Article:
San Diego has lots of hidden treasures. From family destinations to UFO tourist attractions, you will certainly find an interesting place to visit.
Bonsai Bonanza in East County
Kuma Bonsai is the only bonsai nursery in San Diego that has survived the test of times thanks to Cindy Reed’s massive effort since the late ’60s.
All the plants here are trimmed and arranged by Reed including a 3-inch-tall tree that’s 35 years old, a mini cedar nicknamed ‘people catnip’ due to the leaves that give an amazing scent.
Her love for nature has surely turned into some sort of business given that she supplies bonsais to places like the San Diego Zoo Safari Park and the Balboa Park’s Japanese Friendship Garden.
Magical Mountain Playhouse
Santa Ysabel mountain has a lot to offer if you are looking for one eye-catching artistic environment. Here, you will find James Hubbell an architect renowned for artwork like the Ilan-Lael, or in other words “a tree that belongs to God”.
In his 40-acre property, are ten buildings and an eye-catching two-storied bedroom playhouse built for his kids complete with a spiral wooden staircase and a mosaic domed bathroom.
Such is the attention this home is getting that it has become a landmark-getting visitors from around the country. In fact, it is open once a year for public tours with some lucky students getting a chance to undertake their internships here!
Secret Swings Oversee the Pacific Ocean
Are you looking for a cool place for couples and families? Well, two swings hidden at the University of California San Diego campus will do the magic for you!
Think of soaring above the bushes while getting an orthographic view of cars on the way to the Birch Aquarium. Another cool swinging bench shows of La Jolla Shore, best for couples looking for some quality alone time. If you are an adventurous couple, then you will also fancy a teepee hideaway with a tree house to take you up the eucalyptus.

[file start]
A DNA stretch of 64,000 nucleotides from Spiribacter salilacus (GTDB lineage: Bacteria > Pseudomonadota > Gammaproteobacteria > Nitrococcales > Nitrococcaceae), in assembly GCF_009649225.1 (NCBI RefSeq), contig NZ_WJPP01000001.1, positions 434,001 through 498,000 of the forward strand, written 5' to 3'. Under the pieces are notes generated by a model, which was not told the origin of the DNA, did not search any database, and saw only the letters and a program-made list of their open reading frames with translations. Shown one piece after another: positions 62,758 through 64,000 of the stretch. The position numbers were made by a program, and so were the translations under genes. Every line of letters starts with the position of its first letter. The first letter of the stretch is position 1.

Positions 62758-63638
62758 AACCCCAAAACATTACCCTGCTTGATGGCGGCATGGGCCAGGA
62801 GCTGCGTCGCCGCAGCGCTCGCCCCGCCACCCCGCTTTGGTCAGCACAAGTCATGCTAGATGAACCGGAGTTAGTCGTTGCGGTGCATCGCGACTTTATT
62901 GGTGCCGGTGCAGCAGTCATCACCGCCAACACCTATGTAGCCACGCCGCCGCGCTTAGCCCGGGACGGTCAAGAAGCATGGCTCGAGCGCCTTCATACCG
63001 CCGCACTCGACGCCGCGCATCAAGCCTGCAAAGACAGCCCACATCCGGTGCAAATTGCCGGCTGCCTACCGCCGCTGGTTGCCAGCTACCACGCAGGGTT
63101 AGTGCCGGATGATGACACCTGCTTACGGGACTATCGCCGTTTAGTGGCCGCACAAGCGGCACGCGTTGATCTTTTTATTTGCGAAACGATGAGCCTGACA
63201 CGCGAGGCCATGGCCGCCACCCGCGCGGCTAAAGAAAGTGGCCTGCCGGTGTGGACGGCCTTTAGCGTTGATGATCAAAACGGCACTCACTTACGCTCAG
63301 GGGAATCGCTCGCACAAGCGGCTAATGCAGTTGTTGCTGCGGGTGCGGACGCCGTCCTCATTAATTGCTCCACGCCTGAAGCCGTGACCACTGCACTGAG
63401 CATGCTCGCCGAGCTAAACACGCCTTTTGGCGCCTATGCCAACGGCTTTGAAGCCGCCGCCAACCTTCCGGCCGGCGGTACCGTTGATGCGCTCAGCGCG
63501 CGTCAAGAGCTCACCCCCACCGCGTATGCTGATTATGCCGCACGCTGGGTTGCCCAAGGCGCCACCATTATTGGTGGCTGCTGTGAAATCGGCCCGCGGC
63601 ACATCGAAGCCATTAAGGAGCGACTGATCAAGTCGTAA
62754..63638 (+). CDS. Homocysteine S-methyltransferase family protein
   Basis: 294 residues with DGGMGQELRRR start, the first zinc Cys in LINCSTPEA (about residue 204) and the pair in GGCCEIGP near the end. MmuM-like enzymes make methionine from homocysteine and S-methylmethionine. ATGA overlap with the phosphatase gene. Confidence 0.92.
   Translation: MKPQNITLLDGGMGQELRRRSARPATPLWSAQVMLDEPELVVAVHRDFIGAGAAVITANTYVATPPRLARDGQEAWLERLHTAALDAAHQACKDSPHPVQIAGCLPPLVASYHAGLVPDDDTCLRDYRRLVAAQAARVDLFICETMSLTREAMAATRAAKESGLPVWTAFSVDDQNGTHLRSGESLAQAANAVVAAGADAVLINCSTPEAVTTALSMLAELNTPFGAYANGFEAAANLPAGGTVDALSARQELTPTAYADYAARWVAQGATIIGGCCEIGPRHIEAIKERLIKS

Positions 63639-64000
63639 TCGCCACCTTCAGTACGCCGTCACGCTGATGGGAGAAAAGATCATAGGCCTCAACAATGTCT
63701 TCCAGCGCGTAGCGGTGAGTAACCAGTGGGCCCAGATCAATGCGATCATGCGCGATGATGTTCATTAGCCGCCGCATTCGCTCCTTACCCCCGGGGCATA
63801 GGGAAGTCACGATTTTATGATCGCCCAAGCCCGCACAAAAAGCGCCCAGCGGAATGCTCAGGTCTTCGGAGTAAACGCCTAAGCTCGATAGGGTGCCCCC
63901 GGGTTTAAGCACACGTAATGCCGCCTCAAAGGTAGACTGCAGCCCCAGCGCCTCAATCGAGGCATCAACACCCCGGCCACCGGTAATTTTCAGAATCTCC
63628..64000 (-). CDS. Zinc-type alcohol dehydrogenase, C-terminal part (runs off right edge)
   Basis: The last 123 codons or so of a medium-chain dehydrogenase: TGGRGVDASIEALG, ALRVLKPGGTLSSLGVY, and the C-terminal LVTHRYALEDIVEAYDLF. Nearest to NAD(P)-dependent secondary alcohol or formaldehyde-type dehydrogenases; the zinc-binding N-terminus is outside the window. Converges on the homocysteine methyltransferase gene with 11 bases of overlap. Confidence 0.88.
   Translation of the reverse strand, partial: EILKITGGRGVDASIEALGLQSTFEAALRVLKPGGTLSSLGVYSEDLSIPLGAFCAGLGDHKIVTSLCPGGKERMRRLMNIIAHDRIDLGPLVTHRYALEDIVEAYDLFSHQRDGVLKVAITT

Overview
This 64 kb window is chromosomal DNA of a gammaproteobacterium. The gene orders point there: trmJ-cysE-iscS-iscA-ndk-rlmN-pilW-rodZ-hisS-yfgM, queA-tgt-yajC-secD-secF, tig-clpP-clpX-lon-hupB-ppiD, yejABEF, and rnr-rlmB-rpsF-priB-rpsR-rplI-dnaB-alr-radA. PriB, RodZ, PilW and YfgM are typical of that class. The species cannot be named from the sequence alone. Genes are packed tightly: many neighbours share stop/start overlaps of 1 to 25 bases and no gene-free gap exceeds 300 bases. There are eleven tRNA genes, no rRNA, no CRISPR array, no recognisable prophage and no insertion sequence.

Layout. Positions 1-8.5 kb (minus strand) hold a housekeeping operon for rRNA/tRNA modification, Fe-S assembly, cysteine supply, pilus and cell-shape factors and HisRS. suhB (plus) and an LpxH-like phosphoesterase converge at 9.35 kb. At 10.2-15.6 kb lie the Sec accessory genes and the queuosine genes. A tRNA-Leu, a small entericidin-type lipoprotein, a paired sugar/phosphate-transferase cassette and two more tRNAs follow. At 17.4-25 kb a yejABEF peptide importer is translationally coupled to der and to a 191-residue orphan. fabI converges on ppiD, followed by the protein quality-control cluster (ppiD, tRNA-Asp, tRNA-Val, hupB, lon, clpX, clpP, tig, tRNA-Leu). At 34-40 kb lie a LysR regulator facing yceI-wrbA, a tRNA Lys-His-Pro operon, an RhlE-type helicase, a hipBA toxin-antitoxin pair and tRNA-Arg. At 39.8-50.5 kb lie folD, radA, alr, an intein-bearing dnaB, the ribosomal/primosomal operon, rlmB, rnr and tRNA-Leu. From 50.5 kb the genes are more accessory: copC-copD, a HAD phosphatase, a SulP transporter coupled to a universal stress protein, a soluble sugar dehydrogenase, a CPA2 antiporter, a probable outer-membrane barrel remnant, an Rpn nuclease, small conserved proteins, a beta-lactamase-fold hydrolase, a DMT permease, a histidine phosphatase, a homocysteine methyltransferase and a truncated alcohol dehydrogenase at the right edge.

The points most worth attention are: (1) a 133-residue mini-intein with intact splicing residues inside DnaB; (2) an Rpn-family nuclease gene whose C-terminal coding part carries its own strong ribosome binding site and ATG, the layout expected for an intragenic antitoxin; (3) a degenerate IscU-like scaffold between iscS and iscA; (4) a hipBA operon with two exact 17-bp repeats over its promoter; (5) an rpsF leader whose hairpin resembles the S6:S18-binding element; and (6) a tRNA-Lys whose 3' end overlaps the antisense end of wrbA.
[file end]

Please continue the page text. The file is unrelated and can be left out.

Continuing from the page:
Do you love camels? Gil and Nancy have 18 camels at Oasis Camel Dairy in Ramona that have entertained families since 2002. They are playful and give kisses plus you can get a camel ride or a public tour once a month.
Of course, there is an exception for special days. Of the 18, 17 are females who produce milk that is in turn used to make lotions and soaps. If you thought this ranch is only full of camels, then you thought wrong. This is a ranch is also full of Birds, horses, and many more animals!
Desert View Tower, Jacumba
Did you know that between San Diego and Yuma there is a desert view tower at Jacumba built in 1920? The five-story-tall landmark will afford you an incredible panoramic view of the South Sea, sand dunes not to mention that across it, there is an entrance to Boulder Park.
This park has some attractive caves that are complete with 18 animals carved out of granite. Amazingly, the carvings have been standing out since 1933 but what’s even more remarkable is what you will see at the end of the trail. Just go see for yourself!
The Munchkin House in La Jolla
You might just presume that this is just another home with a good view, but in reality, it is one of the urban legends in San Diego.
The myth is that this landmark was built by munchkins but in reality, it was designed and constructed by a famous architect.
The other fact is that the short stature of the house is an optical illusion. Did I tell you that you will get a marvelous view of the Pacific Ocean from this place?
At Writerz Blok, Graffiti is art